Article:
One of the most important aspects of school is that it is organized, scheduled and predictable. Students depend on the structure of the day. They know where they have to be and when. They know the main purpose for being in school is to learn and that routines are in place precisely to help them focus on that learning. When students are repeatedly tardy, these routines are disrupted. Children who are often late have trouble settling in and mastering routines. Tardiness can throw off their whole morning or even their day, especially if the late commute to school was stressful.
The social experience has a powerful impact on a child’s feelings about school and his or her ability to be academically successful. When a child continuously shows up late to class, other students are distracted. Attention is drawn away from the teacher or assignment and toward the child who has just arrived. Over time, classmates may begin to criticize this child, affecting how they feel about themselves in school. During adolescence, children are especially conscious of fitting in and being accepted by peers. If your child is repeatedly tardy, they may become a target or outcast over time, and negative peer interactions can hurt their ability to concentrate on learning. According to the Encyclopedia of Children’s Health, children with steady friendships throughout the school year enjoy school more, and children who can make new friends tend to perform better academically.
Perform Well, a nonprofit policy research and educational organization, reports that frequent tardiness is associated with lower grades and lower scores on standardized tests. It is also linked to low graduation rates. In addition, students who are routinely late at the primary and middle school levels are more likely to fail in senior school — or even drop out. In many classrooms, particularly at the primary level, morning routines are critical to daily lessons. Warm-up activities may introduce topics that will be learned later in the day, or review work offers students an opportunity to review previously learned skills.
Part of your child’s education is learning to be responsible. The school experience teaches children how to meet expectations. They learn to follow schedules, obey rules, complete assignments and keep track of their materials. Learning responsibility in school is a precursor to functioning in the working world, as noted by William Kirby in his 2010 article “School Attendance Tied to Academic Success”.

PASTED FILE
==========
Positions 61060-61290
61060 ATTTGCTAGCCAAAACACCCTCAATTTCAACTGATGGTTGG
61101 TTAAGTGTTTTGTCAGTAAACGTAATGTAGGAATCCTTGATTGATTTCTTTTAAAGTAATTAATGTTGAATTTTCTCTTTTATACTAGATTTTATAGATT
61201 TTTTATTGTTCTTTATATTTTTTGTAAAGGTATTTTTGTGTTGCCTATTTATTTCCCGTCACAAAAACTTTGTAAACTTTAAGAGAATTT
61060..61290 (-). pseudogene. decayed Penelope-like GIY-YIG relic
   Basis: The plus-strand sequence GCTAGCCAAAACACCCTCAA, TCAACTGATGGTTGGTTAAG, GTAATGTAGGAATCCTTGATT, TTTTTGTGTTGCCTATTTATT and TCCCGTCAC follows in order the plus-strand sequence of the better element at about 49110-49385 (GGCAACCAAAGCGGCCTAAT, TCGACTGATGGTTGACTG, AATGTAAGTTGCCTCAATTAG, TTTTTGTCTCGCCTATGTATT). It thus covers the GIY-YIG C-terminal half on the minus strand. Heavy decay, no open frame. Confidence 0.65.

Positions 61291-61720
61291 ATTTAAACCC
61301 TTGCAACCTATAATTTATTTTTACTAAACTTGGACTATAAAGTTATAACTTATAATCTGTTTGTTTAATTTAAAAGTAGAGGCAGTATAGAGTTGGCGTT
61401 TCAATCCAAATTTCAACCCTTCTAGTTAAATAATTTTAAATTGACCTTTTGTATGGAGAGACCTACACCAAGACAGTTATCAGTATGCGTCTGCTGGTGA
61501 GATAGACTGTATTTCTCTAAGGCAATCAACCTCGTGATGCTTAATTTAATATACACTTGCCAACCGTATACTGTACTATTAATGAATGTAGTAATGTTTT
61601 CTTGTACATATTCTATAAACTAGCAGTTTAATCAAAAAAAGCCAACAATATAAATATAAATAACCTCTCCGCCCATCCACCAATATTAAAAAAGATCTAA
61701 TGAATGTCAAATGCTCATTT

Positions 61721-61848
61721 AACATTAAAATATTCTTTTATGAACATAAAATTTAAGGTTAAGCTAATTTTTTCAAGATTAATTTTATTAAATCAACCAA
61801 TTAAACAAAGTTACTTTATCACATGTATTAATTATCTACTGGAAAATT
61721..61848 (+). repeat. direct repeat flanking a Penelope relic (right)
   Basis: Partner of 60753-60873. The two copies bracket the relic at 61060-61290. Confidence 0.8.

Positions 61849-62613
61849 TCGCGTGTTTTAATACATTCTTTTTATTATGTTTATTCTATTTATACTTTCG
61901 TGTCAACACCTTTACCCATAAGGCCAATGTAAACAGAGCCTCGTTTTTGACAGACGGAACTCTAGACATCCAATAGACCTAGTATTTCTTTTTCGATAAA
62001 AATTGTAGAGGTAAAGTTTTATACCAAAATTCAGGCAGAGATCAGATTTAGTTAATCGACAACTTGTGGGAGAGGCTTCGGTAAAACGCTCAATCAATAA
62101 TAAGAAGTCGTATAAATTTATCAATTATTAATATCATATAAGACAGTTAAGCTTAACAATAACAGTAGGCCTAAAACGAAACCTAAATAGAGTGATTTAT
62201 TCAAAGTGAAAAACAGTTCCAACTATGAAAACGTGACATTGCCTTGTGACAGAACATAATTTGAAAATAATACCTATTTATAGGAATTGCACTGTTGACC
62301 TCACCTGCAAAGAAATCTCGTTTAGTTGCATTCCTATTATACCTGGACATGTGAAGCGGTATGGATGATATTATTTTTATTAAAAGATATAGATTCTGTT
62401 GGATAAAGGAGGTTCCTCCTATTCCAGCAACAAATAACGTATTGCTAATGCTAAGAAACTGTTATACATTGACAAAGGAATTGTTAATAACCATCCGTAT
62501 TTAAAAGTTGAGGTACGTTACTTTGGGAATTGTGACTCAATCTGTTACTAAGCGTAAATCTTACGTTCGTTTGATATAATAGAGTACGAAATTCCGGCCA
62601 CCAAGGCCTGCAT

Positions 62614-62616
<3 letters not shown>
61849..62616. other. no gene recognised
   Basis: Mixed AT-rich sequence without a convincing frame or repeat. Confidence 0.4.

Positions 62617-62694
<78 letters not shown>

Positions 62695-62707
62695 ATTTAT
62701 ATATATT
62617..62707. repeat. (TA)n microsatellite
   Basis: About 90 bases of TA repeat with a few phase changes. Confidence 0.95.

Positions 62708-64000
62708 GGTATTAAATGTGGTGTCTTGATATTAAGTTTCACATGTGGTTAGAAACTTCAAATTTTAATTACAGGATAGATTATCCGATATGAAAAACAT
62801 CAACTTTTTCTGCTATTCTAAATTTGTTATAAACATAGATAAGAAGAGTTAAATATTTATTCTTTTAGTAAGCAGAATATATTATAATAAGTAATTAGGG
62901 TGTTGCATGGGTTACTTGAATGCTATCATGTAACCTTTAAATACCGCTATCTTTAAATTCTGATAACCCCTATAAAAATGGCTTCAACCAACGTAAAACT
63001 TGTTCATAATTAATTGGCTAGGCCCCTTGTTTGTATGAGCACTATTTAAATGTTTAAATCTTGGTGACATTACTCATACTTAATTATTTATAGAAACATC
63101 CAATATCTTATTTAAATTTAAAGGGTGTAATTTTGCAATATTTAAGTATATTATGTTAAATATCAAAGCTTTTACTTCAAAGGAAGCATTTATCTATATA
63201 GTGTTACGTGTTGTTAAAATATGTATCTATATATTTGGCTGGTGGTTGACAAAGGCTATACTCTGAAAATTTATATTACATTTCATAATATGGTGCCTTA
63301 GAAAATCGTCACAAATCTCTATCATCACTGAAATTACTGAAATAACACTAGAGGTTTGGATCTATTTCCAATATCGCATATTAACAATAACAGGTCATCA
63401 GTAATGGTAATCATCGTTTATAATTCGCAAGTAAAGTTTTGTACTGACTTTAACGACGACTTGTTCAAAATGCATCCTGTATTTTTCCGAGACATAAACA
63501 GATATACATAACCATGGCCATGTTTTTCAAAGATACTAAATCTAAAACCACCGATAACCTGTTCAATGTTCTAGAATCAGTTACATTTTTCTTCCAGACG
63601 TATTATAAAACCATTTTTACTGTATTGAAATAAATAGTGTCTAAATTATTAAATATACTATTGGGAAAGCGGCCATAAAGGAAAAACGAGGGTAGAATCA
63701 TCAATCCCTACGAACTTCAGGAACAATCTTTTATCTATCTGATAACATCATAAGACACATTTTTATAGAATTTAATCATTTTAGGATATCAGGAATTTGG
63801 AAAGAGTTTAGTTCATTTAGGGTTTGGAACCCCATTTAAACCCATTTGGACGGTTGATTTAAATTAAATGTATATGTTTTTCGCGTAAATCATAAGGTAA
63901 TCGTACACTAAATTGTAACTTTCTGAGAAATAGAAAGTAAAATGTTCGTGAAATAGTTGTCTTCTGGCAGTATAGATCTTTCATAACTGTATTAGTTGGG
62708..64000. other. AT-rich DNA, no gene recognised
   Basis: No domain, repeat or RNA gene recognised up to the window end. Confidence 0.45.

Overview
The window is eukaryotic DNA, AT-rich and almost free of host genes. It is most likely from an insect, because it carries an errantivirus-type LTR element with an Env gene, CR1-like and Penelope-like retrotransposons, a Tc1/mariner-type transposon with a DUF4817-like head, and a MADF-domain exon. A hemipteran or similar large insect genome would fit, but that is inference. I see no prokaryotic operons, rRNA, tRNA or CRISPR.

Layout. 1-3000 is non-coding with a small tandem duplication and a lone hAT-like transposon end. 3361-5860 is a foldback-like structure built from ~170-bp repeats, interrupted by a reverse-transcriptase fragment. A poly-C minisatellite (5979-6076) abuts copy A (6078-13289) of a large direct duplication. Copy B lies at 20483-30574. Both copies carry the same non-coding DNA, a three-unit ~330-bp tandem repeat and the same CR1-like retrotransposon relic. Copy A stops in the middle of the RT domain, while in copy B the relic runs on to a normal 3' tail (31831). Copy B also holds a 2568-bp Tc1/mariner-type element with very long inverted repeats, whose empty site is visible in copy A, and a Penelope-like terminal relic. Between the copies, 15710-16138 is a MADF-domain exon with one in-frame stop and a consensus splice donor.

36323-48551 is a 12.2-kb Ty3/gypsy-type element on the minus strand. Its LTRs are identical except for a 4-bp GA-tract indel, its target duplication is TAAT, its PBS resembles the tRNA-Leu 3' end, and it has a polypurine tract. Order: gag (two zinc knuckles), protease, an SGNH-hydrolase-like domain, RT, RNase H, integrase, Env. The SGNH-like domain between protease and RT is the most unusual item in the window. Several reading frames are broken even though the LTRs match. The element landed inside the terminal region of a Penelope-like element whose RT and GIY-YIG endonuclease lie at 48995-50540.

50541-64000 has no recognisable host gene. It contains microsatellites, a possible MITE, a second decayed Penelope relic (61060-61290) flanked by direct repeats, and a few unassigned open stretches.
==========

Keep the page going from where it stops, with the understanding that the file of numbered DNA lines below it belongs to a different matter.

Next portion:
Attendance is one of the ways children show they can meet their obligations. In many cases, a child’s attendance depends on his parents’ ability to help him be on time. Parents can teach their children organizational techniques that will help them get out of the house faster, such as packing their bags and laying out their clothes the night before school. But parents who drive their children must also remember to be punctual and responsible. After all, you are the primary role model.
We understand that occasionally, there are unavoidable circumstances that will prevent your child from arriving at school on time. If it is a ‘one-off then fair enough, but when it is consistent lateness then we have to remind you that it is not acceptable.
Students will be receiving End of Term 1 reports during term break. If you have any concerns about your child’s attainment and performance, please contact the school. Students should complete their homework & assignments during term break and take advantage of the resources provided. It would be advisable for our Year 12 students to complete the given tasks and assignments and do their very best to solve past papers and act on the feedback given by their teachers regularly and by the deputy principal upper secondary throughout the past fortnight.
I want to appreciate and thank our staff for their commitment and perseverance. They are outstanding professionals who are continually making every effort doing their best to ensure our children learn. I sincerely commend the contribution of the teachers taking Numeracy & Literacy Enrichment classes after school hours and during the term break.
I wish you a happy term break and a blessed Ramadan Kareem. We look forward to forming a positive partnership with you so that we can give your child the best opportunities to succeed academically, socially, spiritually, and emotionally, in sha Allah.
Br. Mohammed Nazar Khan